Felon in Possession of a Firearm - Penal Code 29800 PC
In the state of California, one of the consequences of being convicted of a felony is that you are prohibited from possessing a firearm. This is commonly known as the "felon with a firearm" law, codified in California Penal Code 29800 PC.
However, the law extends to anyone addicted to narcotics, has been convicted of certain firearms offenses, or is currently under an active felony warrant.
In other words, it's a felony crime for a convicted felon to own, possess, or purchase a firearm. PC 29800 applies if you have a prior felony conviction, have two or more convictions for specific misdemeanors, or are addicted to a narcotic drug.
PC 29800 says: “Any person who was convicted of a felony under the laws of the United States, California, or other states, country, or who is addicted to the use of any narcotic drug, and who owns, purchases, receives, or has possession or under custody or control any firearm is guilty of a felony crime.”
Thus, under the legal definition above, a “felon” is somebody who was convicted of a felony offense anywhere, not just in California. Also, PC 29800 applies to anyone convicted under federal laws.
Prior misdemeanor convictions include two or more convictions for Penal Code 417 PC brandishing a weapon. A “firearm” under Penal Code 29800 PC includes guns, revolvers, pistols, rifles, and shotguns, either loaded or unloaded with ammo.
The “possession” of the firearm includes actual physical possession and constructive possession, which is having reasonable access or control over it.
If you are charged with violating PC 29800, it's a felony offense punishable by up to 3 years in jail. Our California criminal defense lawyers will explain this further below.
Felon with a Firearm Law Explained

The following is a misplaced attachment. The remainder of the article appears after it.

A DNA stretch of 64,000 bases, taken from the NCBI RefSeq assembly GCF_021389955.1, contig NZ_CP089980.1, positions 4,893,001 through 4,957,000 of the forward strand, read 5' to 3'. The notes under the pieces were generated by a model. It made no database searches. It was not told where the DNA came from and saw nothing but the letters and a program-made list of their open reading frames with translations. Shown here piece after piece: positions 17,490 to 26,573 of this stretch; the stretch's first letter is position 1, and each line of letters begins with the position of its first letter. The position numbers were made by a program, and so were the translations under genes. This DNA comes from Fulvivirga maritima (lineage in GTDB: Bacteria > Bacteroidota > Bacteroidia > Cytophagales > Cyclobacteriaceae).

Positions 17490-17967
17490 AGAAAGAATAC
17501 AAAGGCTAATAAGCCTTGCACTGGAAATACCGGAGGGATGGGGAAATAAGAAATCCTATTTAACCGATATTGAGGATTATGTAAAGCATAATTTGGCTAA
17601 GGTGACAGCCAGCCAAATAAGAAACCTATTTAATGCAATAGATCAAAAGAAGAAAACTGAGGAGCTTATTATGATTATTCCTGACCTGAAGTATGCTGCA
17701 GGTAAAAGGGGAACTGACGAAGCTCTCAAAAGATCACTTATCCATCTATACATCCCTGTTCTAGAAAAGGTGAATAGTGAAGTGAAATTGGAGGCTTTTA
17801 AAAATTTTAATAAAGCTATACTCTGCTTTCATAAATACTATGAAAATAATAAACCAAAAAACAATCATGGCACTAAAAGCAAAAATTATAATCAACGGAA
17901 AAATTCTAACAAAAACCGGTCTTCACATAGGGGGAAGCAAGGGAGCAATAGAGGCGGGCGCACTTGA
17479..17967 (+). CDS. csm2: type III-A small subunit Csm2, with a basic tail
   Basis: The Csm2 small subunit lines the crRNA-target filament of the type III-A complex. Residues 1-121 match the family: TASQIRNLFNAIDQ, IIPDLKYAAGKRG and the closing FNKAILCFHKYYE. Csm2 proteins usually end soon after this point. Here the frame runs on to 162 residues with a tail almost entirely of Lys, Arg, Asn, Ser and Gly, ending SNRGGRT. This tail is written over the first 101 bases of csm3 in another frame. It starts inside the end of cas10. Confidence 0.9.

Effectively, PC 29800 makes it a crime in California to have a firearm under any of the following conditions knowingly:
- If you have been convicted of any felony offense (not just in California, but in any state or country, or by federal law);
- If there is an outstanding felony warrant against you;
- If you are addicted to narcotics; or
- If you have one or more misdemeanor convictions for brandishing a firearm (Penal Code 417 PC) or related violent firearms offenses.
Under the law, a "firearm" refers to any weapon that discharges a projectile from its barrel through force or explosion—which includes most guns and even tasers, but not pellet or BB guns.
Additionally, as mentioned above, the law defines "possessing" a weapon as having it under your control, which can mean either having it on your person or having access to it (e.g., in a drawer or cabinet that you control). Owning a weapon, purchasing it, or receiving it from another person all qualify as "possession."
Importantly, the firearm does not have to be loaded or armed to qualify as a violation of PC 29800; it just needs to be in your possession.
What Are Some Examples?
Example 1: Todd is just out of rehab for heroin addiction. He decides to go on a hunting trip with his buddies and borrows one of their rifles for the trip. Todd is guilty of felony possession solely because he is addicted to narcotics.
Example 2: After a fistfight with his girlfriend's ex-boyfriend, Bill brandishes a handgun and tells him to "stay away." Bill is later arrested and convicted of misdemeanor brandishing a firearm. A similar event occurred a few years before, landing Bill an equal conviction.
A few years later, Bill is pulled over for a routine traffic violation. The police officer discovers that Bill has an unloaded handgun in the glove compartment of his car. Even though the gun is unloaded, Bill is guilty of felony possession under PC 29800 because he has two priors for brandishing a firearm.